same) in the 47 patients
Histology (Marsh grade)
Patients, no. (%)
EmA IgA positive
47 (100)
Bulb positive/duodenal negative
5 (10.6)
tTG-Ab IgA positive
47 (100)
Bulb ⬎ duodenal
6 (12.8)
tTG-Ab IgG positive
47 (100)
Bulb ⫽ duodenal
35 (74.5)
Iron-deficiency anemia
36 (76.6)
Duodenal ⬎ bulb
1 (2.1)
Diarrhea
25 (53.2)
Abdominal distention
15 (31.9)
Short stature
9 (19.1)
0 (0%)
5 (10.6%)
Intraepithelial lymphocytes
(M 1)
3 (6.4%)
2 (4.3%)
findings differed in the bulb and the distal duodenum: in
1 patient (2.2% of the total cohort), the grade of atrophy
in the descending duodenum (M 3b) was higher than that
in the bulb (M 3a), whereas in all the other 11 patients
(23.4%), the opposite was true. In 5 of these 11 patients,
bulb histology was positive for CD (2 with pattern M 1, 2
with pattern M 2, and 1 with pattern M 3b), whereas the
duodenal biopsies were negative for CD (M 0). In the
other 6 patients, biopsy samples from both duodenal sites
showed atrophy, but the histological grade was higher for
those taken from the duodenal bulb than for those from
the descending duodenum (Table 3).
The diagnostic gain with bulbar biopsies compared
with descending duodenum biopsies alone was 10.6%.
Intraepithelial lymphocytes ⫹
hypertrophic crypts (M 2)
2 (4.3%)
2 (4.3%)
DISCUSSION
Intraepithelial lymphocytes ⫹
hypertrophic crypts ⫹
villous atrophy (M 3a,b,c)
42 (89.4%)
38 (80.8%)
EmA IgA, Anti-endomysium IgA; tTG-Ab, anti-tissue transglutaminase
antibody.
TABLE 2. Histological patterns of the bulb and the
descending duodenum
Histology (Marsh grade)
No diagnosis (M 0)
Descending
Bulbar
duodenum
histology
histology
(47 patients) (47 patients)
M, Marsh histological grade.
based on IELs plus HCs and villous atrophy (M 3a,b,c)
(Table 2).
Histological patterns in the duodenal bulb in
patients with positive serology for CD
All the bulbar biopsy samples provided histological
evidence of CD. In 3 cases, the diagnosis was based on the
presence of IELs (M 1), in 2, it was based on IELs plus HCs
(M 2), and in 42, it was based on IELs plus HCs and villous
atrophy (M 3a,b,c) (Table 2).
Comparison of descending duodenum and
duodenal bulb biopsy specimens in patients
with positive serology for CD
Thirty-five patients (74.4%) had the same histology in
the bulb and descending duodenum: 1 patient had M 1
(2.9%), 6 had M 3a (17.1%), 10 had M 3b (28.6%), and 18
had M 3c (51.4%). In 12 cases, however, the histological
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Volume 72, No. 3 : 2010
In our series of 47 patients with clinical and serological
indicators of CD, 23.4% had a higher grade of histological
atrophy in the bulb than in the descending duodenum,
and 10.6% did not show histological signs of CD on biopsy
samples from the descending duodenum, although bulb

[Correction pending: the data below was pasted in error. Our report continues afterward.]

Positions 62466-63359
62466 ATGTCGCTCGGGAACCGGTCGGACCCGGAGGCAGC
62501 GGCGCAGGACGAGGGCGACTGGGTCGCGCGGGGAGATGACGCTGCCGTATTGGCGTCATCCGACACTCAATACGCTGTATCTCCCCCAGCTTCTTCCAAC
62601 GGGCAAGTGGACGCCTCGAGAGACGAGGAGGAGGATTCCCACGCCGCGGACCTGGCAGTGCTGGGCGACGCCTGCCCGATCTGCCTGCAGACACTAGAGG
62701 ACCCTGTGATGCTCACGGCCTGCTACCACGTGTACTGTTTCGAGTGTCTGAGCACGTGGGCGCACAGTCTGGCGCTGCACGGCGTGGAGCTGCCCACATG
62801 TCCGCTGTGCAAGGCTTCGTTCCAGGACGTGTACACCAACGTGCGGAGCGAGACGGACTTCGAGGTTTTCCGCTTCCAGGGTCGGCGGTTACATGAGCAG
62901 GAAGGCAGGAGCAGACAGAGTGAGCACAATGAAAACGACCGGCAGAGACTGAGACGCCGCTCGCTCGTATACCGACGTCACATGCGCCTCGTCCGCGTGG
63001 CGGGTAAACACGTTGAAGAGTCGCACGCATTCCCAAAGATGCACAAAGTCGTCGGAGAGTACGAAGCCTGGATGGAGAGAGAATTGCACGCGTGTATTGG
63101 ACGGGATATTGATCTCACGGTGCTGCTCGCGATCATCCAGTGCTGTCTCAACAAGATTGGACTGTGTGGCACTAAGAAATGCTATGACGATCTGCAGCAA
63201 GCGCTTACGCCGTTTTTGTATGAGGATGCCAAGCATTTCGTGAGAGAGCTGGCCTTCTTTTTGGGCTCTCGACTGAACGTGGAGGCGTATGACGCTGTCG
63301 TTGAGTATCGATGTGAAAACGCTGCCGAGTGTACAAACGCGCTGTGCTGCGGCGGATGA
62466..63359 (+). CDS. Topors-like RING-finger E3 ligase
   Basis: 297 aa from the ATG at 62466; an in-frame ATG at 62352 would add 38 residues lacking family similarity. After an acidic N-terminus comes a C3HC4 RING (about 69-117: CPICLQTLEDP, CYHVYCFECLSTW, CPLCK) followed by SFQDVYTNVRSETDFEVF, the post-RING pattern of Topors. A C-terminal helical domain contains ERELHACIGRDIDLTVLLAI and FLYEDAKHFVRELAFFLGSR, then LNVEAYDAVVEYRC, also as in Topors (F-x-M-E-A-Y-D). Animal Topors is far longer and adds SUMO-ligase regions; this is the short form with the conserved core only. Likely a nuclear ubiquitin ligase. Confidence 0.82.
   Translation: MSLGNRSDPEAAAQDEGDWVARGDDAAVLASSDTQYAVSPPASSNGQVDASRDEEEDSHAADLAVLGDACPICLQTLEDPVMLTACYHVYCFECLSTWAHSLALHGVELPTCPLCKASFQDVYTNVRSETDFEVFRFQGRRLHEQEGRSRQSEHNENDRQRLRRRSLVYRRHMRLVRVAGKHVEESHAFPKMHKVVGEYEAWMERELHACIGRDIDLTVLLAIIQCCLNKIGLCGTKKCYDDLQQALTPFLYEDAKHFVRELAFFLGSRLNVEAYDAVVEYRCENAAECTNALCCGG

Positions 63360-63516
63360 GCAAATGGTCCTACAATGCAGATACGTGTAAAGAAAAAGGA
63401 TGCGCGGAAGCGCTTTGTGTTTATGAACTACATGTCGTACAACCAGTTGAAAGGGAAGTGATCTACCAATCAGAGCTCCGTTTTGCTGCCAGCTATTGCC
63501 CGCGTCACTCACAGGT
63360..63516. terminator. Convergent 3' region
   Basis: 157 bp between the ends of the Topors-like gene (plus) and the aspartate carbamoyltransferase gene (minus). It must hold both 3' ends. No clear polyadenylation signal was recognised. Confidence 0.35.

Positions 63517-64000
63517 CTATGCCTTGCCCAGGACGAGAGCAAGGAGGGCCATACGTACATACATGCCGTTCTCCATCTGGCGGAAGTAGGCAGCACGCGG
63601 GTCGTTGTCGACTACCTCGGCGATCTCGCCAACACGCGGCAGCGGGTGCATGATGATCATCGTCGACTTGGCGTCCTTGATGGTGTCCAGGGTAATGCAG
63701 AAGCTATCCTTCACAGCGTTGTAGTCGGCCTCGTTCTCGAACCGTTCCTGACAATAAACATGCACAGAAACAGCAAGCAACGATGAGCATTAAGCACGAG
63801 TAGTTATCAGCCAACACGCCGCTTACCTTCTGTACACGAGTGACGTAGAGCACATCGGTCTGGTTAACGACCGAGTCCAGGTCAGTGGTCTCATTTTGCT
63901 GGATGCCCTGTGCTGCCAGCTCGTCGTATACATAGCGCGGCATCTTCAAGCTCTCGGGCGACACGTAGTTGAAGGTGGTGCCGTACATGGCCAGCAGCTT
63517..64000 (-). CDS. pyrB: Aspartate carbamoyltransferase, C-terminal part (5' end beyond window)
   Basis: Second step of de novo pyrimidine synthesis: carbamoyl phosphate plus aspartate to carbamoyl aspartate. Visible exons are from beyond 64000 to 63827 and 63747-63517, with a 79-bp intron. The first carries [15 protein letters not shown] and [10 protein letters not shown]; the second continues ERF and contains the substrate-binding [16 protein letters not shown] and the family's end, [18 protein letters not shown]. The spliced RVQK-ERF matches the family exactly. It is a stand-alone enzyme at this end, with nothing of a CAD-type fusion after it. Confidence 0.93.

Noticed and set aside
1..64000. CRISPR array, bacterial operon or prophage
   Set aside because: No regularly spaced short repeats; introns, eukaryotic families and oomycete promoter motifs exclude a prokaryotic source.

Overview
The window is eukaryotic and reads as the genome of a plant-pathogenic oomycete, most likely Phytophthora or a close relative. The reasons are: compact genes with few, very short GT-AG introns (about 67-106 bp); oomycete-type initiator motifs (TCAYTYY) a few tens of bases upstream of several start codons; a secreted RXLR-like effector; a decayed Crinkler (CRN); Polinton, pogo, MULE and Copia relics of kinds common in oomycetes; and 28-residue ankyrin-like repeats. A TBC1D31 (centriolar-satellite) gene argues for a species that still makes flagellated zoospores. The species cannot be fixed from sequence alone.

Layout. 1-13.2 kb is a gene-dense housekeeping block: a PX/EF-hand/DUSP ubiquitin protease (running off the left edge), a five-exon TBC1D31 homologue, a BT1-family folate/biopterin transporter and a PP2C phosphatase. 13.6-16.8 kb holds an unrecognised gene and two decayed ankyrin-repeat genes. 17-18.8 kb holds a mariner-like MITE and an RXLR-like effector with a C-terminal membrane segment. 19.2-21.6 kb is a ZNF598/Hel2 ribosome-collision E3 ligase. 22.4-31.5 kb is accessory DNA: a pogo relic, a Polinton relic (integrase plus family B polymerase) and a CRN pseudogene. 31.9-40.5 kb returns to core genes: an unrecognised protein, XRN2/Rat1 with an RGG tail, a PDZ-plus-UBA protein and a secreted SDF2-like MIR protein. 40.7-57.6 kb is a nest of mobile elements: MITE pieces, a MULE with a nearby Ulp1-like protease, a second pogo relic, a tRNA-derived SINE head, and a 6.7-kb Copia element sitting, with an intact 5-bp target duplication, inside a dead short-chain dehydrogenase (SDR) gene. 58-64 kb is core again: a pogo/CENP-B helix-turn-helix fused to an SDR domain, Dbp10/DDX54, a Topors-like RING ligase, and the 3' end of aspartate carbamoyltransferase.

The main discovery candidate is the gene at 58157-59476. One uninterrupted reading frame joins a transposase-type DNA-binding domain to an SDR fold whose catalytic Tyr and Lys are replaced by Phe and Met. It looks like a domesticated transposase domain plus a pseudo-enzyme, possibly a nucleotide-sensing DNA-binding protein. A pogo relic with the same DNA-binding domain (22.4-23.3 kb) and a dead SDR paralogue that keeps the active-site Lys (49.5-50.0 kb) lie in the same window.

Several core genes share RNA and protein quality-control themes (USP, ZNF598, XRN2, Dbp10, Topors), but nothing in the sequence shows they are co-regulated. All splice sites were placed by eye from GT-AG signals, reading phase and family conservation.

biopsy samples were positive for CD. If no bulb biopsy
samples had been taken from this latter group, it would
not have been possible to make the diagnosis of CD
correctly. Considering that mucosal specimens from the
distal duodenal or jejunal mucosa are strongly correlated,
that these biopsy specimens provide adequate material for
histological interpretation,4 and that studies on the usefulness of bulbar biopsies in the diagnosis of CD have been
inconclusive, we decided to compare bulbar and duodenal histology in patients with suspected CD.
The higher grade of bulb atrophy in 23.4% of patients in
our series might be explained by the fact that the duodenal
bulb is particularly rich in lymphatic structures10 and is the
first portion to be reached by gluten.8
The limitations of this study are its small sample size,
the absence of a comparison group (asymptomatic children with normal CD antibodies), and the lack of inclusion
in the study of children with a family history of CD or other
autoimmune disorders.
In 2001, Vogelsang et al,8 after finding 2 cases of CD in
which biopsy samples from the duodenal bulb were diagwww.giejournal.org
Mangiavillano et al
Bulb biopsies to diagnose CD in children
TABLE 4. Symptoms, hemoglobin concentration, and red blood cell count in patients with a Marsh 1 grade celiac disease diagnosis
March histology grade
Patient
Bulb
Descending duodenum
Symptoms
Hb (g/dL)
RBC count (ⴛ109/L)
1
1
1
Occasional diarrhea
12.3
4.36
2
1
0
Bloating
11.8
4.38
3*
1
0
No
15.4
5.25
Hb, Hemoglobin; RBC, red blood cell.
*Patient 3 was tested for serological CD antibodies because of a family history of CD.
nostic, retrospectively analyzed biopsy samples from the
descending duodenum and duodenal bulb of 51 patients
with suspected or diagnosed CD. The number of IELs was,
on average, higher in the descending part of the duodenum, although the difference was not statistically significant, and the conclusion was that most patients with CD